History of Mimiwhangata
IntroductionOral history and archaeological evidence shows Mimiwhangata was once inhabited by a substantial Maori community. Major pa sites are spread over the peninsula and it is possible to see the patterns of long gone vegetable gardens on the hills.
A traditional history of Mimiwhangata
Mimiwhangata was once the territory of Ngati Manaia who came to Taitokerau on board the waka Mahuhu ki-te-Rangi. They are the ancestors of Ngatiwai, whose rohe now extends from Cape Brett, down the east coast as far south as Great Barrier Island.
The iwi of Ngatiwai and Ngapuhi have hereditary ties through the union of the Ngapuhi chieftain Rahiri with Ahuaiti and Whakaruru, descendants of Manaia.
The relationship between the tribes was not always harmonious and Mimiwhangata was the scene of several of their momentous battles. In one of the largest battles, Ngapuhi warriors descended on Ngati Manaia in revenge for the murder of their kinsman, Te Waero who had married a Ngati Manaia woman.
Three pa were attacked simultaneously. Te Rea Rea on the east coast, Kaituna on the next headland to the north and Tarapata which is probably the pa on the northern tip of the peninsula. The majority of Ngati Manaia were slaughtered; those who survived fled and their descendants became Ngatiwai. The scene of the massacre at Kaituna is considered tapu by the Tangata Whenua.
Mimiwhangata also has a rich and varied European history, having been broken in for farming from the 1860s, a site of a short-lived shore-whaling venture in the 1870s, a haven for remmitance men and eloping lovers, a picnic spot for Queen Elizabeth II, and a coastal retreat for "Beer Barons" and politicians, and now the public.
A Mr Blanchard is recorded as being the first European owner, who sold to Henry Holman in 1838, before the Treaty of Waitangi. The land consequently passed through the hands of a series of owners who broke the land in and expanded the farm by purchasing neighbouring blocks. In the late 1870s Auckland newspapers reported whales being taken by a shorewhaling venture in Whale Bay. By the start of the 20th Century, the Cyclopaedia of New Zealand described Mimiwhangata Station in the following terms "Mimiwhangata borders the east coast for five miles and faces the bay from which it takes its name. The area of 1692 acres which, with the exception of 400 acres is fenced throughout and subdivided into 10 paddocks. Half the property is undulating, cleared and rich in grass and grazes over a thousand healthy sheep and about 150 head of cattle. The homestead is a very compete one with numerous outbuildings giving an air of substantiality. Puriri and pohutukawa timber abounds and is of considerable value".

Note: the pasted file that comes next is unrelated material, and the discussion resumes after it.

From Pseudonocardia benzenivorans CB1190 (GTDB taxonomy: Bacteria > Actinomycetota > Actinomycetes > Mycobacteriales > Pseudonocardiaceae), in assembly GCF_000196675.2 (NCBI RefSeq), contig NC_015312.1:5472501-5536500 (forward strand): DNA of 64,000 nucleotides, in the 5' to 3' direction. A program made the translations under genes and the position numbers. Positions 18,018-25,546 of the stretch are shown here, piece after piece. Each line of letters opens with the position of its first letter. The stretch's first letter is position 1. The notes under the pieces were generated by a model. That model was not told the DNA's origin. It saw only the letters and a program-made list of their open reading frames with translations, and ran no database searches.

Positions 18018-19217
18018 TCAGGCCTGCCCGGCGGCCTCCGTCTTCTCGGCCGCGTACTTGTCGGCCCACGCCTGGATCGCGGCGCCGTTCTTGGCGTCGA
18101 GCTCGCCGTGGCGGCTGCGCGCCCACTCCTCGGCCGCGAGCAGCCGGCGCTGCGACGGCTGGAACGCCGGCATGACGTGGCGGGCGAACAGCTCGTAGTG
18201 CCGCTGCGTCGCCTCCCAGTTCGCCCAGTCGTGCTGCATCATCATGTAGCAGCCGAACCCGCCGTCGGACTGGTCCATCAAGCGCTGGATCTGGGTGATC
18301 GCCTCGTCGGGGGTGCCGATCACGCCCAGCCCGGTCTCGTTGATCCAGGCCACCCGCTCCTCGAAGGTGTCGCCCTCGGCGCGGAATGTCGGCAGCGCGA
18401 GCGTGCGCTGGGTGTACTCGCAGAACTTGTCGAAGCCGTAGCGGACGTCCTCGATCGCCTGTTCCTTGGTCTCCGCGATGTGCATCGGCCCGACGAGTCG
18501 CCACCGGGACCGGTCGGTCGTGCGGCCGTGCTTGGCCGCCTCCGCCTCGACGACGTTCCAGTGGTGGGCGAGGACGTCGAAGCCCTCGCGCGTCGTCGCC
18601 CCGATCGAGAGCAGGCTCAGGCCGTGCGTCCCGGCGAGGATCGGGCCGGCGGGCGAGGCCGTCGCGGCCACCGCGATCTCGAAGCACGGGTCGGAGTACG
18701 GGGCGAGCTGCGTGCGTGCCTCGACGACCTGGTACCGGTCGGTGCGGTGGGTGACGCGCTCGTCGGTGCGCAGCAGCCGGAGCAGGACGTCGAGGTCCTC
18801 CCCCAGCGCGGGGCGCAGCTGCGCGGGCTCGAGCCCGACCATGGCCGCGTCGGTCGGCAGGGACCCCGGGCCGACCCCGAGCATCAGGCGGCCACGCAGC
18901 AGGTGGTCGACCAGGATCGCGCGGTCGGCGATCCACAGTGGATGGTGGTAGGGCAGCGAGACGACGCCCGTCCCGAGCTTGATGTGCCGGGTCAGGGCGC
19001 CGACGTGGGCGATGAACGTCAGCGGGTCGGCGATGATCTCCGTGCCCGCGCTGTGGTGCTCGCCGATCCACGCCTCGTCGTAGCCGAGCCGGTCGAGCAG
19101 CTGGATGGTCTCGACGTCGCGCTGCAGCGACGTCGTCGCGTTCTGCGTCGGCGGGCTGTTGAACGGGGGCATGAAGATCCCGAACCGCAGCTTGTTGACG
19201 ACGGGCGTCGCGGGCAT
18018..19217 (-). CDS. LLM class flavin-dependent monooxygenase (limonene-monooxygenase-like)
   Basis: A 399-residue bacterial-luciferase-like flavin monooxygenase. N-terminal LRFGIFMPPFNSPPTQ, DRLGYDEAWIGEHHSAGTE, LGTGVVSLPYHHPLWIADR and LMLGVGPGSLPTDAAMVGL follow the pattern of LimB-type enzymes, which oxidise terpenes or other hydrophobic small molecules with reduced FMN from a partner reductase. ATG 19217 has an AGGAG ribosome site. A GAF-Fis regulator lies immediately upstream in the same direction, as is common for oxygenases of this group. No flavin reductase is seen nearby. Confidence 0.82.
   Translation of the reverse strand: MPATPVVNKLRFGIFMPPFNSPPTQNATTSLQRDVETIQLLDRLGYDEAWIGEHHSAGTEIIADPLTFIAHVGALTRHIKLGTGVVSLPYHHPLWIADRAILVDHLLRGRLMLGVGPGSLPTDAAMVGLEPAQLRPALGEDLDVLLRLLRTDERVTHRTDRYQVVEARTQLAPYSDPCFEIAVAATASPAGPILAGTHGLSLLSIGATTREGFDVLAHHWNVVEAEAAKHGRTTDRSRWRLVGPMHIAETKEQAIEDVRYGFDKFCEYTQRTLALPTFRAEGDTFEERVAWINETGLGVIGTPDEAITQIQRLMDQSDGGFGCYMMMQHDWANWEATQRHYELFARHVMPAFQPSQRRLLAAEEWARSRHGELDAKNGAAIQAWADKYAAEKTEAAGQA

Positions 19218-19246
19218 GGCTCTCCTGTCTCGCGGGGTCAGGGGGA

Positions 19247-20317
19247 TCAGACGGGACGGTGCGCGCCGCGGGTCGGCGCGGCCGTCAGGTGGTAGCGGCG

In 1962 NZ Breweries (later to be known as Lion Nathan) purchased Mimiwhangata Station and a multimillion dollar tourist resort was planned. A series of environmental impact studies were commissioned in the early 1970s, including an archaeological survey. Consequently, when the natural, historical and archaeological values of Mimiwhangata were put down on paper for all to see, the Brewery reconsidered its plans to build a Surfer's Paradise-style strip of motels and hotels and a town of 9000 to service the resort. In 1975 a charitable trust was formed and the public allowed to return to Mimiwhangata in the form of a Farm Park. In 1986 Lion Nathan began negotiations with the Crown to exchange land in Wellington for Mimiwhangata, and this deal was finalised in 1993.
Archaeological and historic significance
The park contains a rich and diverse archaeological landscape, which indicates intensive pre-European occupation. Recorded sites include 12 pa, numerous undefended settlements or kainga, agricultural evidence and extensive midden. Within the farm park there are also several identified urupa.
Angela Calder undertook the first archaeological survey of Mimiwhangata Station in 1972, commissioned by New Zealand Breweries Ltd.,who at the time owned the area. A total of 112 sites were recorded. Phillips, Rahui and Horwood later recorded the sites at Paparahi Point in 1982 as part of a PEP scheme.
Further archaeological survey was undertaken between 1992 and 1993 by staff and volunteers of the DoC. This survey reassessed the condition of sites for the purposes of site management in addition to recording a number of new sites.
Along with Maori archaeological sites, other points of historic interest include the grave of Joseph Glenny atop Te Rearea Pa. Glenny, who used to captain scows up and down the east coast and died in 1892, asked to be buried facing out to the Poor Knights Islands.
From Te Rearea, fine views of Rimariki/Limerick Island can be had; the 20 hectare island just off Kaituna Bay was, for a short time, the home to a pair of teenage runaways from Auckland who built a house and planted gardens of hyacinth and fig trees around the turn of the century.
The existing Rangers house (built in 1922 on the site of an earlier farm house) and farm buildings point to the rich farming heritage of Mimiwhangata Station. "Queens Corner" at the western end of Mimiwhangata Bay was the spot where Queen Elizabeth and Prince Phillip, Prince Charles and Princess Anne came ashore from the Royal Yacht Brittania and spent and afternoon picnicking in 1970.